Four years, already? Ah well, as advised by the weasel words that flash up subliminally at the end of those gambling ads, when the fun stops, we’ll stop. No prospect of that just yet, at the end of a very enjoyable and busy year which saw 69 postings (“69, dudes!”), three more than 2018. Annual traffic was similarly steady. We kicked off 2019 with a month of “all giallo” reviews (which seemed to go down OK so it’s an experiment we might repeat) and rounded it off remembering two fallen heroes, Nicky Henson and Rutger Hauer (the latter in a particularly welcome revival of Paul Verhoeven’s Spetters). We seemed to spend a significant chunk of the year watching and writing about José Larraz films, which was just fine by us. By its very nature, blogging tends to involve writing about stuff you like, though this year we were obliged to review Gaspar Noé’s insufferable Climax. Puppet Master: The Littlest Reich took the laurels for most tasteless film we’ve ever reviewed (and it’s a pretty crowded field). At one point in the year we trailered heavy coverage of a certain artist’s work, which never materialised… for which, there were reasons. The annual Mayhem Festival was a predictable highlight, then again we don’t get out much, our only other cinema visits in 2019 being Stan & Ollie (loved it), Godzilla: Kingfisher’s Of The Monsters (what a jaw dropping piece of crap), the Miles Davis documentary Birth Of The Cool (in the company of fellow greying beatniks and their patient partners), Once Upon A Time… in Hollywood (which I enjoyed a lot more than I was expecting) and a screening of Sexy Beast (in the presence of its producer, Jeremy Thomas), the latter two in the company of Severin co-curator Carl Daft.
Sev’s All The Colors Of The Dark / All The Colors Of Giallo box set secured the much sought after Disc Of The Year accolade, with honourable mentions for Mondo Macabro’s complete and fine looking edition of lucio fulci’s Perversion Story and (just sneaking in under the wire), a beautiful Shameless rendition of Fulci’s evergreen metaphysical gorefest, The Beyond. We also loved the new Arrow edition of William Friedkin’s Cruising. Meanwhile back in Severinville, David Gregory’s Al Adamson documentary impressed mightily online. This year we cast our net further than ever before but by closing our annual account with another look at one of Fulci’s splatter classics we signalled where our heart really lies (in a jar in the Freudstein basement laboratory) and our first posting proper in the 2020 campaign will only underline that point.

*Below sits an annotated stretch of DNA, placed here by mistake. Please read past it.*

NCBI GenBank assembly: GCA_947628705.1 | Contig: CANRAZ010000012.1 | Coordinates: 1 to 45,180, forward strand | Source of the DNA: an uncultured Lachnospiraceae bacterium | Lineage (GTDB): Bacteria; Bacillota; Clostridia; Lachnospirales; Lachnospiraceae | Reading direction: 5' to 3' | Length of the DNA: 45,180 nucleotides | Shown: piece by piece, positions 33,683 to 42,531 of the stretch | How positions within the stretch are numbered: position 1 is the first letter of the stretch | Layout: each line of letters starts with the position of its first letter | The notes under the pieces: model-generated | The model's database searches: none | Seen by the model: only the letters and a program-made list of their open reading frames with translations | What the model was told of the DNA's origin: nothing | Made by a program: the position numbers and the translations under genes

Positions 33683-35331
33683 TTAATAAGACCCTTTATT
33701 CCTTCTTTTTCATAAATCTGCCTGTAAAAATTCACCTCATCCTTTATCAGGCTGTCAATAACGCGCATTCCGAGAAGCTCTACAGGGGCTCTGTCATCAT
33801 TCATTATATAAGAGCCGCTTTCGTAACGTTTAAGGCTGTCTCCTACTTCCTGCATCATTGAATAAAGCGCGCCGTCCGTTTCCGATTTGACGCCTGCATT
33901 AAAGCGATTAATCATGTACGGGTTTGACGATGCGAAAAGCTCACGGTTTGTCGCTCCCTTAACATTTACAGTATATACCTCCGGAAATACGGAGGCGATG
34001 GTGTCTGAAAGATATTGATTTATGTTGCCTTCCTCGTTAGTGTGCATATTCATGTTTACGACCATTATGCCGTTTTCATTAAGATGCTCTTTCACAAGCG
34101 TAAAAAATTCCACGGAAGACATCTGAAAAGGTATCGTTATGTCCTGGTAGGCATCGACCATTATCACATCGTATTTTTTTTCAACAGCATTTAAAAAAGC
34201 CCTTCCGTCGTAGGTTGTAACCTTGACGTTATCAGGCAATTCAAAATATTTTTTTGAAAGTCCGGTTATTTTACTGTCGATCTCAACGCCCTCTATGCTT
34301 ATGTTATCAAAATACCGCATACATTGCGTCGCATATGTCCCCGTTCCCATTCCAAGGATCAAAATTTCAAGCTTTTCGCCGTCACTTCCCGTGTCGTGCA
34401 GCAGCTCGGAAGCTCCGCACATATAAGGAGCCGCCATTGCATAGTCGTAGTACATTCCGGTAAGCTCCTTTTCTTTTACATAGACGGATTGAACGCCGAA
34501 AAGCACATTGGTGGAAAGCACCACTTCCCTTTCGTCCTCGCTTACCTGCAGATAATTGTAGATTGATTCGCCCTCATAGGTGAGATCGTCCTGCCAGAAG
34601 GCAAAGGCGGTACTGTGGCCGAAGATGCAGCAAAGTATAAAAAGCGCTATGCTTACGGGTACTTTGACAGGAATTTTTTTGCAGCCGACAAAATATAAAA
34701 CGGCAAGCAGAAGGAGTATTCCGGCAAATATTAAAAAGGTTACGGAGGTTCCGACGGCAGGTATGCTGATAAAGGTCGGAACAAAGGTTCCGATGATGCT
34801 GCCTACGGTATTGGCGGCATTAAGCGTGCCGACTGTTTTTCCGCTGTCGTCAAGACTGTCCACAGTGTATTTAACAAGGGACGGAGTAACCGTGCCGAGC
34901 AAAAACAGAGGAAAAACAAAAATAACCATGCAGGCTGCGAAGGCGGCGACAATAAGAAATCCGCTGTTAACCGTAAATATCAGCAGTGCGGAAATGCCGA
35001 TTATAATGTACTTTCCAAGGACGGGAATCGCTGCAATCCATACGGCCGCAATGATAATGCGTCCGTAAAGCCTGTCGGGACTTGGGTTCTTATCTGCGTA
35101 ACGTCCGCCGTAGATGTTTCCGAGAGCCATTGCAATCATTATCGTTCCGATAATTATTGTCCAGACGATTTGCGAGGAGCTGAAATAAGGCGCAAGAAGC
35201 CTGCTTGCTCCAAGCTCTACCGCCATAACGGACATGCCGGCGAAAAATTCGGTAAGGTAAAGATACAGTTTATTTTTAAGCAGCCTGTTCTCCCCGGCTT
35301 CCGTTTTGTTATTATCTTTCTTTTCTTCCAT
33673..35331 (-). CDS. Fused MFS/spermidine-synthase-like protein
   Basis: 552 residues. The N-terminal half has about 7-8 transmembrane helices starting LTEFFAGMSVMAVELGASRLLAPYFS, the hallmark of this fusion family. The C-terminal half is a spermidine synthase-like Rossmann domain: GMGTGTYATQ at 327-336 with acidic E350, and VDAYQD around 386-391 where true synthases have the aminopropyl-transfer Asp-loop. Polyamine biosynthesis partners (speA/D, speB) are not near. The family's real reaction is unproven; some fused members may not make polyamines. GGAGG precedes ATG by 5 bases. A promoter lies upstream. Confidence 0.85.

Speaking of The Beyond, it’ll come as no surprise to regular readers that our David Warbeck interview was once again the most visited posting of the year, nor that for the fourth straight year, the Top 3 remained unchanged. Our Irene Miracle interview is still runner up and the review of Naomi Holwill’s Me Me Lay documentary retained third place. Some of the stuff people put into search engines to arrive at the Me Me posting made for very interesting reading and we suspect that similar motivations lay behind the army of readers who steered our Howling 2 review (along with that gif) to fourth place.
Presumably the presence of Ms Lay in its cast was not entirely unconnected to Severin’s BD of Eaten Alive placing fifth in our annual survey (High Rising’s Umberto Lenzi doc dropped out of the Top Ten this year, but grumpy ol’ Umberto always makes it onto the listings, one way or another). A perennial fixture, my account of lunch with lucio fulciheld up well in 6th spot, ditto breakfast with Joe D’Amato at #9. New entries include our interview with Françoise Pascal (posted late in 2018) at number 7, our review of the aforementioned Severin giallo box in ninth place and another vintage review closing out this year’s listings, that of Pupi Avati’s The House With Laughing Windows. Other drop outs this year include our interviews with Barbara Bouchet and Dardano Sacchetti. Narrowly missing the ten in both 2019 and All Time terms was our enticingly entitled (“Edwin Fenech Gives Mutant Nazi Sex Midget The Boner Of The Year”) review of Sergio Martino’s Sex With A Smile.
On, then, to those All Time standings, with Warbeck, Miracle and Lay stubbornly occupying the medal positions. Despite dropping out of the Top Ten in 2019, our appraisal of TLE’s epic and controversial Suspiria restoration digs in at #4. Howling 2’s fifth, closely followed by lunch with Lucio and breakfast con D’Amato. The final three places go to Italian Exorcist knock offs, my interview encounter with an extremely prickly Umberto Lenzi and that Severin edition of his Eaten Alive.
Is all that set to change in 2020? Completely up to you. Viddy well, oh brothers and sisters…